Monday, September 21, 2009

National Symphony Orchestra To Open Fall Season (Non-Gala) With Three Performances Of Bela Bartok's Rare Hungarian Folktale, The Wooden Prince

... "The ballet represents a side of Bartók that is often overshadowed by his more angularly dissonant and more fiercely rhythmical scores. The idiom of The Wooden Prince is gentler and more Romantic, inspired by Bartók's lifelong love of nature. Of course, the influence of folk music is never far from the surface. The story itself bears the imprint of Hungarian folktales. Appropriately, the Prince's music uses the pentatonic scale Bartók had discovered in the oldest Hungarian folksongs; this style contrasts with the verbunkos tone characterizing the haughty Princess -- this 19th-century, semi-popular Hungarian repertoire carried negative associations for Bartók in the 1910s. True, the opening of the ballet was modelled after the Prelude to Wagner's Rheingold, and the orchestration is often reminiscent of Debussy. Still, Bartók's originality is evident at every turn, and the final apotheosis of nature is entirely expressive of his personal artistic philosophy." ...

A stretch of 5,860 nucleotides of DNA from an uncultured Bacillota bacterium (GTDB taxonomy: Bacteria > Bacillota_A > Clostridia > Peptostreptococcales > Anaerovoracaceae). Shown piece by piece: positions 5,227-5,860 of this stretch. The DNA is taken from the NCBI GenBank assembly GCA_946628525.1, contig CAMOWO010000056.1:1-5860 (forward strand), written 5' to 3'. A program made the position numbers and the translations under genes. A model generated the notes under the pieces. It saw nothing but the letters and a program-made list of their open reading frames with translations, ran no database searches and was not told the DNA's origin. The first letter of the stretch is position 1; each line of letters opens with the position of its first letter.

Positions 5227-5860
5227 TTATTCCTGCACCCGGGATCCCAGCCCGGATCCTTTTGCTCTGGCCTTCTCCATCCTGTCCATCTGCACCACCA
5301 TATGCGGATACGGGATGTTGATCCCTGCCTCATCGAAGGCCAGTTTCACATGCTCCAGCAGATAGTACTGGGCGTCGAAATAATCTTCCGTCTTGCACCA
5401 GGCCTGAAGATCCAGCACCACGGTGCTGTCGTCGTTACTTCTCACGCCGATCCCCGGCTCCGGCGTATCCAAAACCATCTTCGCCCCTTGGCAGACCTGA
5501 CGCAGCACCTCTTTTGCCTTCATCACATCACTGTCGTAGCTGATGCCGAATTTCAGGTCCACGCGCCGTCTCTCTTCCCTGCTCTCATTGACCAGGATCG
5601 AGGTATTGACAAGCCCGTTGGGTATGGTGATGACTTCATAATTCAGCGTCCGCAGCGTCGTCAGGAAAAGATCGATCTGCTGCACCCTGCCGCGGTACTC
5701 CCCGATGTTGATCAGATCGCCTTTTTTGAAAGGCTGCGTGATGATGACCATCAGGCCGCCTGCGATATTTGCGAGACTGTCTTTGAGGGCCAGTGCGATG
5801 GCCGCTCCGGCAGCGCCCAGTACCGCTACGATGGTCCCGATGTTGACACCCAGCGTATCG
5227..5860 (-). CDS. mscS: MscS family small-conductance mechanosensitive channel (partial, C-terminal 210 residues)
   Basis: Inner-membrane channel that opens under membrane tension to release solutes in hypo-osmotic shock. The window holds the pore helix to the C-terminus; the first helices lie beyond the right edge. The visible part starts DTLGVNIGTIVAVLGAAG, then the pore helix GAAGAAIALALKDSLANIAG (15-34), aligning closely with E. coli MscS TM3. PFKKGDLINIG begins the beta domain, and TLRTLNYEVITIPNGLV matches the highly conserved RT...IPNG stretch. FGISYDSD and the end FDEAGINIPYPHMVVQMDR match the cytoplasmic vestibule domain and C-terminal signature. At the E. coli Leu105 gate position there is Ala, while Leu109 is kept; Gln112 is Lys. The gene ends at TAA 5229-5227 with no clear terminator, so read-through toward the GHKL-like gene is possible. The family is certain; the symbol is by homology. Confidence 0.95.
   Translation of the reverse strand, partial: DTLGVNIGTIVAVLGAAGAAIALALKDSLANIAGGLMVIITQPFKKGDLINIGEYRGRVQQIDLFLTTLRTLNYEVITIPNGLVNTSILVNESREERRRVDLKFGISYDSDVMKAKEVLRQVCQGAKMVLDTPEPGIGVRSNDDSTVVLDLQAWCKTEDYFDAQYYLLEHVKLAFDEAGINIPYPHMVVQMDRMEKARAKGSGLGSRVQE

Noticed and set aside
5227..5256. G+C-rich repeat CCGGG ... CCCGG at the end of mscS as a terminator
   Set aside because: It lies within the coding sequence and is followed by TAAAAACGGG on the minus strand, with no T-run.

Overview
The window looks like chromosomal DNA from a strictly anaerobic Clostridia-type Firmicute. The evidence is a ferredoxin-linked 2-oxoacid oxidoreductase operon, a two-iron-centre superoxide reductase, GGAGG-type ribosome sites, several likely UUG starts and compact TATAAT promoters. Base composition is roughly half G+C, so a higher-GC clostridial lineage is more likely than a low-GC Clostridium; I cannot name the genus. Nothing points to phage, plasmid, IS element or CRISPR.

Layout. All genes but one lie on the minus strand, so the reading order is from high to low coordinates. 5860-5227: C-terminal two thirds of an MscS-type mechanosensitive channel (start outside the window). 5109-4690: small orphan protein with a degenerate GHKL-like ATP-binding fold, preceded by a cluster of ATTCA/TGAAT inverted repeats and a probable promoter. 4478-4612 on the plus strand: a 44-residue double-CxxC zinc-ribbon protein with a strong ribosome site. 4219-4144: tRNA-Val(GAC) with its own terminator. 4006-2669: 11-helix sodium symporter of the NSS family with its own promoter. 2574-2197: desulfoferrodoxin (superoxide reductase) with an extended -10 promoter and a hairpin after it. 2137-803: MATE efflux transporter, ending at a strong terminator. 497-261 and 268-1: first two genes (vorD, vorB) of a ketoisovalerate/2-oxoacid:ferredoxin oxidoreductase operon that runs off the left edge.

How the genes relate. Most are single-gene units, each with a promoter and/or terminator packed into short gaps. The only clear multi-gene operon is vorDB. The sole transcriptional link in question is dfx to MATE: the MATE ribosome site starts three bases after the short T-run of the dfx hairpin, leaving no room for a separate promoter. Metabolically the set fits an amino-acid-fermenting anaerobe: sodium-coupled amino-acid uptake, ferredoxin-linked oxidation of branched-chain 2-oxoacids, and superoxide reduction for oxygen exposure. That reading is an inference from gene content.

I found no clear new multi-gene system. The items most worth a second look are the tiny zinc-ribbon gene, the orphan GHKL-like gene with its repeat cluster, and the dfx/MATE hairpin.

Bela Bartok's The Wooden Prince © Peter Laki

The National Symphony Orchestra Principal Conductor Iván Fischer conducts Beethoven's Pastoral Symphony No. 6 and Bartók's The Wooden Prince on October 1, 2, and 3, 2009.


Woodwinds: 4 flutes (third doubling on piccolo 2, fourth on piccolo 1), 4 oboes (third on English horn 2, fourth on English horn 1), 4 clarinets (third doubling on sopranino clarinet, fourth on bass clarinet), 4 bassoons (third and fourth doubling on contrabassoons),Alto saxophone in E flat, tenor saxophone in B flat (doubling on baritone saxophone in E flat)

Brass: 4 horns, 6 trumpets (4 trumpets and 2 cornets, all in B flat), 3 trombones, tuba

Percussion (timpanist and 5 players): timpani, bass drum, cymbals, snare drum, field drum, triangle, tam-tam, glockenspiel, xylophone, castanets
2 harps, celesta for 4 hands

Strings: 16 first and 16 second violins, 12 violas, 10 cellos, 8 double basses


Bartók used a scenario by the poet Béla Balázs, who was a roommate of Zoltán Kodály.

Photo credit: Oravsky Castle, Slovakia, Present-Day European Union, where F.W. Murnau filmed "Nosferatu", was built in 1267 CE. (c) 2006 2007 2008 On Topic Media PTY LTD. All Rights Reserved.


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